Tobias Locker will be giving a Brown Bag Lunch presentation on Wednesday, May 4 at noon. His talk is entitled “Rococo for the Spanish Court: The Interiors of Mattia Gasparini in the European Context.”


Tobias Locker is an Adjunct Lecturer of Art History in the Humanities Department of the Pompeu Fabra University and at CIEE Barcelona, and will be a Visiting Fellow at Bard Graduate Center in May 2016. He received his PhD from the Technical University in Berlin and has taught at numerous institutions, including Liverpool University and Saint Louis University (Madrid campus). His research focuses on the decorative arts of the seventeenth and eighteenth centuries, with a special interest in furniture, as well as on their nineteenth and twentieth century revivals in specific national contexts. His publications include a chapter in the book French Bronzes, entitled “A Prussian Manufactory of Gilt Bronzes à la Française: Johann Melchior Kambly (1718–84) and the Adoption of Parisian Savoir-Faire” (London: Archetype, 2014), and the article “The Baroque in the Construction of a National Culture in Francoist Spain: An Introduction” in Bulletin of Spanish Studies (Vol. 91.5, 2014).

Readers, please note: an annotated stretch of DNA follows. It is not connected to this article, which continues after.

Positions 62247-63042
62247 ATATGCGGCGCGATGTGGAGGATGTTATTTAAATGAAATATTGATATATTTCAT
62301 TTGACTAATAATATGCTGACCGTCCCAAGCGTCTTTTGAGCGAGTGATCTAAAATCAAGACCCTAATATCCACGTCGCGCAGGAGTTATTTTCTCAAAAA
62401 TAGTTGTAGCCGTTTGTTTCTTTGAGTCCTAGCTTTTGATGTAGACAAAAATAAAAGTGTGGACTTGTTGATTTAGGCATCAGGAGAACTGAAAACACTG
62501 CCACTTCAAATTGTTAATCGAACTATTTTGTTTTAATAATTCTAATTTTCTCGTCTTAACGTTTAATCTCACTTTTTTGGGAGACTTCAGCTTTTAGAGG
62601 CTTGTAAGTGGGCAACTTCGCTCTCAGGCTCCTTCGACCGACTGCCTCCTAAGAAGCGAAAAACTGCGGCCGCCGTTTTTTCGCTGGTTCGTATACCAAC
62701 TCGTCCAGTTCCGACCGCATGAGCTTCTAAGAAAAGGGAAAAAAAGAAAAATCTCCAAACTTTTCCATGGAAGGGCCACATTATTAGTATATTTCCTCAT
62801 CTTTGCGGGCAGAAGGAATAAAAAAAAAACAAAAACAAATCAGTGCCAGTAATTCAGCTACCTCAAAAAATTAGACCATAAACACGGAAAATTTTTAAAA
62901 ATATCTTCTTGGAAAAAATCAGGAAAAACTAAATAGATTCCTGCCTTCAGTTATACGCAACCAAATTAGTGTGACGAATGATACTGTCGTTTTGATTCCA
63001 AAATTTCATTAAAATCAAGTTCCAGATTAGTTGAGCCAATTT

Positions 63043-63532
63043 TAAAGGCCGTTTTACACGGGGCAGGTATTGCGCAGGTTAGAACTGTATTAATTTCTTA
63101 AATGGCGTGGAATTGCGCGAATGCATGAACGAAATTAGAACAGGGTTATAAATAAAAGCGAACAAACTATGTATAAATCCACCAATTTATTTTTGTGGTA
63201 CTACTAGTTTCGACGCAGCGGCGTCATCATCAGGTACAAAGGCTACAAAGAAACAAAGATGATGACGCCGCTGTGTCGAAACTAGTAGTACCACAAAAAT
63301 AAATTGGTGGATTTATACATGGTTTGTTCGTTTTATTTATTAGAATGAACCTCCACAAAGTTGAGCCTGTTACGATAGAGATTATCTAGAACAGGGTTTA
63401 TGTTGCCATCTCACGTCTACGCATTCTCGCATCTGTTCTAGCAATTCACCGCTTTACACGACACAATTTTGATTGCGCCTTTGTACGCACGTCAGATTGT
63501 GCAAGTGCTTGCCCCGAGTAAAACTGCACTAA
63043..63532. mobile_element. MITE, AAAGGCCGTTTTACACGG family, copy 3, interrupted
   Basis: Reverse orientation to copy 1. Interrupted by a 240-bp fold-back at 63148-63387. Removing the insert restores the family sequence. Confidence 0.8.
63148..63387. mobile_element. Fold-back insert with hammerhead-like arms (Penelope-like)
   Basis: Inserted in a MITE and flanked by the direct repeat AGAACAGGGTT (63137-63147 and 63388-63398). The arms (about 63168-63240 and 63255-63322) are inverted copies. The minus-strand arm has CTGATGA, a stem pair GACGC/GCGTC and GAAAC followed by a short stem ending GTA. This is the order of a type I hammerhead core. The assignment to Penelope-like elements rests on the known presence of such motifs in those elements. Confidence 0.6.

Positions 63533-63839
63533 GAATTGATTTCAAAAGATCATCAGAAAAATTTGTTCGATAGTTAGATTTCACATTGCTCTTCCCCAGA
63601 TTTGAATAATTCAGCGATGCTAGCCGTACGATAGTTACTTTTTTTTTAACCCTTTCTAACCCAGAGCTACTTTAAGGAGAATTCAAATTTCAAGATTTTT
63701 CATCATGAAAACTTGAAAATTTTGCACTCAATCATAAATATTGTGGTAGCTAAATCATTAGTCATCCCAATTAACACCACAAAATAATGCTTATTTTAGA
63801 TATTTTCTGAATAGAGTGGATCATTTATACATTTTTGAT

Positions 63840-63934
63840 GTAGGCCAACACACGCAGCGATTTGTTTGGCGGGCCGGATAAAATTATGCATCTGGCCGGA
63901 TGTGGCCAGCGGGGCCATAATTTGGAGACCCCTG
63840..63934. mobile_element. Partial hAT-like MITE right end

In the second half of the eighteenth century, the Italian painter and decorator Matteo (or Mattia) Gasparini directed the creation of some exceptional Rococo interiors in the new Palacio Real constructed in Madrid for Charles III of Spain. These still relatively unknown ensembles comprise highly decorative marble floors, stucco ceilings, silk wall hangings, upholstery, small cabinets with wall-paneling in exotic woods, and veneered furniture with gilt bronze mounts. Taking the example of furniture, Locker will use archival sources to reconstruct the manufacturing process, identifying various participating foreign players and highlighting connections that link the campaign in Madrid with Italy, the German-speaking territories, and above all with France. Locker will also analyze Gasparini’s creations in the contemporary European context to show the importance of skilled foreign artists and artisans in expanding the production of luxury objects in Madrid. He will argue that Gasparini’s interiors attest to the persistence of the Rococo in Spain, in particular at royal courts, at a time when taste in other parts of Europe had already changed decisively towards Neoclassicism.